“For these reasons” — and this is the important part of the release — “the Wildrose will be actively opposing Bill 46 in the Legislature and will repeal Bill 46 and reinstate those lost arbitration rights should Wildrose form government in 2016.”

That’s pretty specific, and it would be a difficult promise to break.

On Bill 45, which in part attacks the free speech rights of all Albertans, the Wildrose statement was more cagey: “We will also be proposing Bill 45 amendments that protect the free speech rights of individual public sector workers to express opposition to the decisions or tactics of government, while supporting provisions in the Bill that deter the organization of illegal strikes by union leadership. It should be noted, however, there are already laws prohibiting illegal strikes including an expedited court process to end them, which is why the timing of Bill 45 is counterproductive as it unnecessarily creates suspicion and bad faith during the negotiation process.”

Indeed, why the PCs have done this just now, when there is no reason for it, remains something of a mystery — although one Edmonton mainstream media columnist advanced the theory yesterday that it’s all about me! Leastways, according to Paula Simons of the Edmonton Journal, a University of Alberta law professor has argued “the new legislation … is designed in part to intimidate high-profile, labour affiliated bloggers such as Dave Climenhaga and Dave Cournoyer.”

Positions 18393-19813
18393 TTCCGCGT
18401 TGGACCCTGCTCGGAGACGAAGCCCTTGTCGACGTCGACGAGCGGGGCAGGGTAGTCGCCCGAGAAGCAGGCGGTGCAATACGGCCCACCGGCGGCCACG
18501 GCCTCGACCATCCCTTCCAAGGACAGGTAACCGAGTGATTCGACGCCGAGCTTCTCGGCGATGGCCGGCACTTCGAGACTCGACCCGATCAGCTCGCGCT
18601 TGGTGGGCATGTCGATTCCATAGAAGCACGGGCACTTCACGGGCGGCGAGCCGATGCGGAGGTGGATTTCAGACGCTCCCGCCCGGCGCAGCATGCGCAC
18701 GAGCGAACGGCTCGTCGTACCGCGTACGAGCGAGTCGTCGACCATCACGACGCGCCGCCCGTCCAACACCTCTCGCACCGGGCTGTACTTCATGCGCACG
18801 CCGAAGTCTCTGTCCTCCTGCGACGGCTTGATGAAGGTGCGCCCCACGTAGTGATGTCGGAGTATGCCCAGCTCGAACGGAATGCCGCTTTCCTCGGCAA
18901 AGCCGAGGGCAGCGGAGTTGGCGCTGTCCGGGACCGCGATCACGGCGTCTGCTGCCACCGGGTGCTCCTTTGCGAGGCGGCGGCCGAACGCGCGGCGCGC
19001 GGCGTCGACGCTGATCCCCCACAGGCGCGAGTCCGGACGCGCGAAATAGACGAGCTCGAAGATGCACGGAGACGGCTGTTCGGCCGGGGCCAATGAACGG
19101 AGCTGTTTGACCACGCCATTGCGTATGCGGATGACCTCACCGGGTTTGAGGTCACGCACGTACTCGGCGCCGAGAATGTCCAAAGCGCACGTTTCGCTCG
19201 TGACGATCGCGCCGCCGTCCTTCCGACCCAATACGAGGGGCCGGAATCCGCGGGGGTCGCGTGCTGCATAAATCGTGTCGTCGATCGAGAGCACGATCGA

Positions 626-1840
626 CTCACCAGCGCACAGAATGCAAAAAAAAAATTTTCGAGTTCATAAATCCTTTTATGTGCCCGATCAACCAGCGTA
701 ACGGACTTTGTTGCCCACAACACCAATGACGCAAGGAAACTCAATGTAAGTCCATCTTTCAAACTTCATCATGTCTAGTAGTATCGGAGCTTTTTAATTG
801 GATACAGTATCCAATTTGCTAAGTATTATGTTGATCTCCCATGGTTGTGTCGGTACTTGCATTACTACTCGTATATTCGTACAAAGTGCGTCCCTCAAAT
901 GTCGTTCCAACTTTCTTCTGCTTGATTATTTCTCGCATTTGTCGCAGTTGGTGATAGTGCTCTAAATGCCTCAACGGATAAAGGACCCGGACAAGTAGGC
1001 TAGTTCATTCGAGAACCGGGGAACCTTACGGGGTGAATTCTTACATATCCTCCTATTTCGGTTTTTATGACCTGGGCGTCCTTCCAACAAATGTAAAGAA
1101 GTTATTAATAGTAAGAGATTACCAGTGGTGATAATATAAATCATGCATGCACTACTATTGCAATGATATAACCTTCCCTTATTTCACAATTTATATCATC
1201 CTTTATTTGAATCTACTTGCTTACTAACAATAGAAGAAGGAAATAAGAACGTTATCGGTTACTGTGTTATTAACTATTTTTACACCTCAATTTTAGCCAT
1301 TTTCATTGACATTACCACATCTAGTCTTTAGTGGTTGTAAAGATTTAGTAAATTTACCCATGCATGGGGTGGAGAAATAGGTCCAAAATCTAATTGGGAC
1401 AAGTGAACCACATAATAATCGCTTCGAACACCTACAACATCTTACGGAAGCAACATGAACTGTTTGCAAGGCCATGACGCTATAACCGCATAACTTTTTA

Well, that’s highly complimentary theory, of course, and all the more reason the readership of this blog should grow — but I nevertheless remain skeptical. It’s about shutting up everyone!

Getting back to the Wildrose release, its commentary on Bill 45 suggests the Opposition party would keep some of the harsher punishments for any public sector unions that permitted an illegal strike to take place. Nevertheless, the taking of a much more moderate position on this issue by the Official Opposition is a significant development in Alberta politics.

AUPE and other Canadian public sector unions have historically not been able to tell their members whom to vote for — nor has AUPE ever tried very hard. But AUPE certainly can suggest whom they should not vote for with a higher likelihood of success.

I can tell you that about 650 members of AUPE and other public sector unions cheered Anderson, who had been warmly introduced by AUPE President Guy Smith, when he addressed their rally in the bitter cold and snow yesterday evening, reading from his press release on the steps of the Legislature Building in Edmonton.

Notwithstanding the anger over Bills 45 and 46, very large numbers of members of AUPE and other public sector unions are already furious at the Redford Government for its plans to gut their pensions in a scheme announced in mid-September.